Keith Schembri and Yorgen Fenech are among five people who are to face theft charges over a phantom government job given to the middleman in the Daphne Caruana Galizia murder.

The chief aide to the former prime minister and the businessman accused of complicity in the murder are expected to be charged with theft and misappropriation of public funds, according to legal sources.

They will be joined in court in September by former OPM customer care head Sandro Craus, former family ministry private secretary Anthony Mario Ellul and Anthony Muscat, the ex-CEO of a government company, who face similar charges.

Police last week issued a vague statement saying that several people were to be brought to court after the closure of a magisterial inquiry and investigations by the anti-money laundering squad. 

The statement said that five people were to be charged with theft by a public official but did not give any further details.

It is understood that the case was assigned to Magistrate Monica Vella on Monday. 

The names were first reported on Tuesday by Net News, the media arm of the Nationalist Party. 

A job, and a murder

It relates to a phantom job given to Melvin Theuma, who was the self-confessed middleman in the murder of journalist Caruana Galizia in October 2017.

He claims he arranged the assassination on behalf of Fenech, a major businessman involved in the Electrogas power station deal Caurana Galizia was investigating at the time of her murder. 

Yorgen Fenech allegedly called Melvin Theuma to let him know he would be given a government job. Photo: Mark Zammit CordinaYorgen Fenech allegedly called Melvin Theuma to let him know he would be given a government job. Photo: Mark Zammit Cordina

Theuma has been granted a pardon in connection with the murder of Caruana Galzia on the condition that he reveals everything he knows and that his evidence is corroborated.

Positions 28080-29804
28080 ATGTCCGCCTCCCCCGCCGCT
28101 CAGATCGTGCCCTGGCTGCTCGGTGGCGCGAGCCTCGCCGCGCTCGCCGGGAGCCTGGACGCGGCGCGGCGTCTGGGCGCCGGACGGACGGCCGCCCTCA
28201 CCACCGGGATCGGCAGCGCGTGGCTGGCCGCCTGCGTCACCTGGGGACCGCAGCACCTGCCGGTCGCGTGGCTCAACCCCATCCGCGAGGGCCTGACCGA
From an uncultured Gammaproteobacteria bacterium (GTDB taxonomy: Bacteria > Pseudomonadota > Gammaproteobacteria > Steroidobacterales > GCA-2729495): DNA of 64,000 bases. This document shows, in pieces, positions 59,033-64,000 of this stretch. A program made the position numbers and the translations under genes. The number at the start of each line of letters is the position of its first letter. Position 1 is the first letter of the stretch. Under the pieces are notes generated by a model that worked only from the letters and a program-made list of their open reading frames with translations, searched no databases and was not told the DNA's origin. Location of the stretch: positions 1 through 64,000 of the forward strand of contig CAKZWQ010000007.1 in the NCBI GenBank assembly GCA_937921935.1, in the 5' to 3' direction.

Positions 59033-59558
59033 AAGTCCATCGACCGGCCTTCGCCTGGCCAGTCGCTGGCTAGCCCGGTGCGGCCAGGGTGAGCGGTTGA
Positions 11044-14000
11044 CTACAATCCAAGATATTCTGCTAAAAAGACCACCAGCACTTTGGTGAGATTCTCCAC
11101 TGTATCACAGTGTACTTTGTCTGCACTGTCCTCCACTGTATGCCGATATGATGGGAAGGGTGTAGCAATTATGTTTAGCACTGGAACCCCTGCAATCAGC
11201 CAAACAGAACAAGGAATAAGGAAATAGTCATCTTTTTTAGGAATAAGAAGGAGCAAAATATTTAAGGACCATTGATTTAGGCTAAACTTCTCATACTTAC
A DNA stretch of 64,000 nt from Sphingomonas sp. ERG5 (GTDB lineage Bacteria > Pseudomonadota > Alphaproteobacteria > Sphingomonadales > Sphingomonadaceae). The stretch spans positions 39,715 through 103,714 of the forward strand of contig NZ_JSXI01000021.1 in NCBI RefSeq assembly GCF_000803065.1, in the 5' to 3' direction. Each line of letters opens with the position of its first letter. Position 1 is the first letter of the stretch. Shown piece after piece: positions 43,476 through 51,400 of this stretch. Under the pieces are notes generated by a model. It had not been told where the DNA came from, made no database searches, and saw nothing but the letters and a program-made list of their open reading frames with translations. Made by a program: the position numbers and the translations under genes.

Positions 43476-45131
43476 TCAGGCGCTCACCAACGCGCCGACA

He was employed by the State-owned Housing Maintenance and Embellishment Co Ltd five months before the murder took place. 

He testified in court that he was given the job by Schembri and Craus, receiving a cheque every month but never actually reporting for work. The payments stopped after the 2017 election. 

After initially saying that Theuma's name was not among the Public Service employment records, former Principal Permanent Secretary Mario Cutajar confirmed that the taxi-driver had been given a role in the state-run company. 

The charges follow police questioning of the men involved and searches at JobsPlus offices where they seized documents relating to the investigation. 

Orders from Schembri

During an interview, Muscat, the CEO of the company under the remit of the Family Affairs Ministry that hired Theuma, said he had done so after pressure from Schembri. 

Under questioning, Craus made similar claims that he was only obeying orders, according to police sources.

Sandro Craus claims he was only following orders. Photo: Matthew MirabelliSandro Craus claims he was only following orders. Photo: Matthew Mirabelli

According to Theuma's evidence in court, Fenech informed him that he was due to receive a call from Craus who told him about the job shortly after Schembri had taken Theuma on a tour around the Office of the Prime Minister.

According to Theuma, Craus directed him to the offices of the Family Affairs Ministry, in Palazzo Ferreria, and told him that a certain Tony Muscat would be meeting him. 

After a two-minute interview, Theuma was told the job as a messenger/driver was his, despite his insistence that he was already a taxi driver and did not need a new job. 

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